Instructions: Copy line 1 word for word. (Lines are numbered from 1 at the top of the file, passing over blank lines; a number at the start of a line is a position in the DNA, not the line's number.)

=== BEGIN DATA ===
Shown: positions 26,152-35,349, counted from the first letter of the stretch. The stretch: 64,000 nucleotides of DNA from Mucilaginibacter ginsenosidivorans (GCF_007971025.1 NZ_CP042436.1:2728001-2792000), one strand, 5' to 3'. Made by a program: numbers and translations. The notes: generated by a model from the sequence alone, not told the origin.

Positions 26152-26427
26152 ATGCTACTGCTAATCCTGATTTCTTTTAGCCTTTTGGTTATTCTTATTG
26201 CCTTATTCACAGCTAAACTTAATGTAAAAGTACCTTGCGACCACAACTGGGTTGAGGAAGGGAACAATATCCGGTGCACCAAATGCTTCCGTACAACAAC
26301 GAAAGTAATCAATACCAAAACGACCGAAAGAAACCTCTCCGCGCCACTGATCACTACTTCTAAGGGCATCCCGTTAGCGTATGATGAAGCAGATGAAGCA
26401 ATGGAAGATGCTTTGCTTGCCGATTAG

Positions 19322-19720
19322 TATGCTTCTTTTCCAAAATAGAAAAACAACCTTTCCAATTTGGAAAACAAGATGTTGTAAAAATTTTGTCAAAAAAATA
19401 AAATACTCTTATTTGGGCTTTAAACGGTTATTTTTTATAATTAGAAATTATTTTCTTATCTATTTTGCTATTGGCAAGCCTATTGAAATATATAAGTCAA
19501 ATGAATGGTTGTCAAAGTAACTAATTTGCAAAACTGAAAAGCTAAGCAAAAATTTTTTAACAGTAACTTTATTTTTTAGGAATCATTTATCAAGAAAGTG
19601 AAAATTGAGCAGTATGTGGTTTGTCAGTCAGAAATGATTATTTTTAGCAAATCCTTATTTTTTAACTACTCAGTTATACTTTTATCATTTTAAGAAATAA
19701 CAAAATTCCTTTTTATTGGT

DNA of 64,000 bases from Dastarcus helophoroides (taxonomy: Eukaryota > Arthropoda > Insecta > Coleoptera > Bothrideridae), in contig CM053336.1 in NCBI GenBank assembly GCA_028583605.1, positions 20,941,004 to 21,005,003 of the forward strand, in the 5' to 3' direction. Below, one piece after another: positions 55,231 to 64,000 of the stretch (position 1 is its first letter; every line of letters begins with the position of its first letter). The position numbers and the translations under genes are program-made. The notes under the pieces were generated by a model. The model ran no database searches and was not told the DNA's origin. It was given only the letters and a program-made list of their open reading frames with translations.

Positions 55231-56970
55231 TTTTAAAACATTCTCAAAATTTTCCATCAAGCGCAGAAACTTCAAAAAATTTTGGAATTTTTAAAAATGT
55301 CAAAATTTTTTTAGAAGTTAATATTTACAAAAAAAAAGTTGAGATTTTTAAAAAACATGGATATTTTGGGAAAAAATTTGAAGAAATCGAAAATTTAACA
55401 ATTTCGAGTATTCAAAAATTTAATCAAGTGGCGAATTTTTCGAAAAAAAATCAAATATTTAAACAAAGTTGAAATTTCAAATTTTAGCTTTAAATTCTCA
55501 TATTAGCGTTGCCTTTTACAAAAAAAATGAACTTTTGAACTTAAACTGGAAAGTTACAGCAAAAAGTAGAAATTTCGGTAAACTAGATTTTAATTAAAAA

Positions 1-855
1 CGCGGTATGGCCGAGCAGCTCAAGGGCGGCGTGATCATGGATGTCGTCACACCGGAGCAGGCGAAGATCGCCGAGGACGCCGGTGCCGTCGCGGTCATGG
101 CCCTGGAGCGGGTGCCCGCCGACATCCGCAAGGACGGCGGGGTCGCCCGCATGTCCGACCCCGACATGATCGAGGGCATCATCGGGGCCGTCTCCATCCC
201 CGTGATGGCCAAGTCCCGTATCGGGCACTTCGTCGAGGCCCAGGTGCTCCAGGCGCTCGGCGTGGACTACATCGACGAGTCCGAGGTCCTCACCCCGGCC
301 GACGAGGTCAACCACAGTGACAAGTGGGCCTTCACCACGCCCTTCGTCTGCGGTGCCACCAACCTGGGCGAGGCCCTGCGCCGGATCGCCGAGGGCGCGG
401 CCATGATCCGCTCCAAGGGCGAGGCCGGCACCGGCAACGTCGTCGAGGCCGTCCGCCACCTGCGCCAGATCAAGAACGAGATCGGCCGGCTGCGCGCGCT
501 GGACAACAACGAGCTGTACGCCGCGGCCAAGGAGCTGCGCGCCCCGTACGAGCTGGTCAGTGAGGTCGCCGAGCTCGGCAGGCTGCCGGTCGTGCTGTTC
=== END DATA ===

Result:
Shown: positions 26,152-35,349, counted from the first letter of the stretch. The stretch: 64,000 nucleotides of DNA from Mucilaginibacter ginsenosidivorans (GCF_007971025.1 NZ_CP042436.1:2728001-2792000), one strand, 5' to 3'. Made by a program: numbers and translations. The notes: generated by a model from the sequence alone, not told the origin.